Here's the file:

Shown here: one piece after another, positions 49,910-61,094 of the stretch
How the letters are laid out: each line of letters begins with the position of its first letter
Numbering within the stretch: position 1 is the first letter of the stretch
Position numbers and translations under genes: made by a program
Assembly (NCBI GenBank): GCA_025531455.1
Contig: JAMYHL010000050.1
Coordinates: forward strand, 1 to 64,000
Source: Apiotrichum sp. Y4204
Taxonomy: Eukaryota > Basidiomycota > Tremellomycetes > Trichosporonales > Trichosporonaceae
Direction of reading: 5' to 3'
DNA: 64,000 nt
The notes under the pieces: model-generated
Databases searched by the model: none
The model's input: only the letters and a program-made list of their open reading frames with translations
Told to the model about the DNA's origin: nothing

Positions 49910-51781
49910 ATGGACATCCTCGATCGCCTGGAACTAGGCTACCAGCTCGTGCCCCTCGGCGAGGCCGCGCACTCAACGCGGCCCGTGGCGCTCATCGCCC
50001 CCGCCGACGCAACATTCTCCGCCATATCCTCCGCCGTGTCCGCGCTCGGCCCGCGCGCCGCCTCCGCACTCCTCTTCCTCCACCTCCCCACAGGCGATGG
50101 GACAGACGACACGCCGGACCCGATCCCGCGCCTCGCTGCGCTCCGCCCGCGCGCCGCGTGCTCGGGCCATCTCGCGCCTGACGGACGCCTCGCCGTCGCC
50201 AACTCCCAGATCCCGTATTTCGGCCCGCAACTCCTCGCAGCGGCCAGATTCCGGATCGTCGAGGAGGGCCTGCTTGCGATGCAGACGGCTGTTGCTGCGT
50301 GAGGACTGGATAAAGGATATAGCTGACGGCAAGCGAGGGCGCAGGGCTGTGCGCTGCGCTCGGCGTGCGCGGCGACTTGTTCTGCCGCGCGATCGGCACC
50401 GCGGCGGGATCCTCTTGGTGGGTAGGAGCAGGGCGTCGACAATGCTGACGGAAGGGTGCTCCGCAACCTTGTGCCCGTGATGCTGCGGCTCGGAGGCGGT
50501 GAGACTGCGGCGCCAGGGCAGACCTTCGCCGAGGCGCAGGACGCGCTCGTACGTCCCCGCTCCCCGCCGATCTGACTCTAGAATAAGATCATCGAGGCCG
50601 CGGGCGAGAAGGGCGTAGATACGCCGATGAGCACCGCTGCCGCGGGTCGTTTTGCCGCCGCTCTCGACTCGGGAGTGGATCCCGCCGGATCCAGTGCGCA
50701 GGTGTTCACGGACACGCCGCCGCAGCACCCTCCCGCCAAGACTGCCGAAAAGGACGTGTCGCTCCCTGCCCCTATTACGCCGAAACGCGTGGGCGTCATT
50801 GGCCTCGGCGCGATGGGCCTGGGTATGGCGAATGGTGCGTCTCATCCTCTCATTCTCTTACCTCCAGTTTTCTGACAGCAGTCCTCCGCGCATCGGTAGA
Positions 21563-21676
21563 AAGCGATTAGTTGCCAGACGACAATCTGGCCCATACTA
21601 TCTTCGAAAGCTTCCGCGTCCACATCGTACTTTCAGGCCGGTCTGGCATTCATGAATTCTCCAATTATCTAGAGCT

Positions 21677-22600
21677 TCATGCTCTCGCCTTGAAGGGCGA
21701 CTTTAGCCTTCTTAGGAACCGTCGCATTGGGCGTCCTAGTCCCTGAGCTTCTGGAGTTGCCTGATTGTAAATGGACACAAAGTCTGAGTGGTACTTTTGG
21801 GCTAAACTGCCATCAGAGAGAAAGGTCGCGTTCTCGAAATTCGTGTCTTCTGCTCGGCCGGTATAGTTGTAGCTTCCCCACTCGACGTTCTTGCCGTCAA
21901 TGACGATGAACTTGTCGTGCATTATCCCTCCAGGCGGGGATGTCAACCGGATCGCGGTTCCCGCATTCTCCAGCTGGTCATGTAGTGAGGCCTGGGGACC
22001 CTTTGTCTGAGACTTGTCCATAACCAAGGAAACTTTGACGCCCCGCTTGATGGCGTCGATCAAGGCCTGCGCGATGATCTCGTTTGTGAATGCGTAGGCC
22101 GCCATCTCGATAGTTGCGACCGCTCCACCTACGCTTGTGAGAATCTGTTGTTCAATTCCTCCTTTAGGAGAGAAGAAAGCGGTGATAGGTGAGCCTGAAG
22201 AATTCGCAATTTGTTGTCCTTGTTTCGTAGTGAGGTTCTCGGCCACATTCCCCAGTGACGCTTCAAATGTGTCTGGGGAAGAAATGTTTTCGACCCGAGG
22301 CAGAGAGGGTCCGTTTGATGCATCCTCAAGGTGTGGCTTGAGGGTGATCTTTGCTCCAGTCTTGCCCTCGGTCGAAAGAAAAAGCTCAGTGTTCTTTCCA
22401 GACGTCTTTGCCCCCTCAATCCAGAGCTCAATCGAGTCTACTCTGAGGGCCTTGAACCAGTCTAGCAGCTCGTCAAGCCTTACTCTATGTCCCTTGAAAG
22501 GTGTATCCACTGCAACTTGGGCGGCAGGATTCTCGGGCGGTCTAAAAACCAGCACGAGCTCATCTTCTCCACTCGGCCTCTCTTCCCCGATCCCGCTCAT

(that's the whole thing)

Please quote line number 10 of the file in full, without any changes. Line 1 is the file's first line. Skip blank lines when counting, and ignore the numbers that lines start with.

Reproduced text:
Direction of reading: 5' to 3'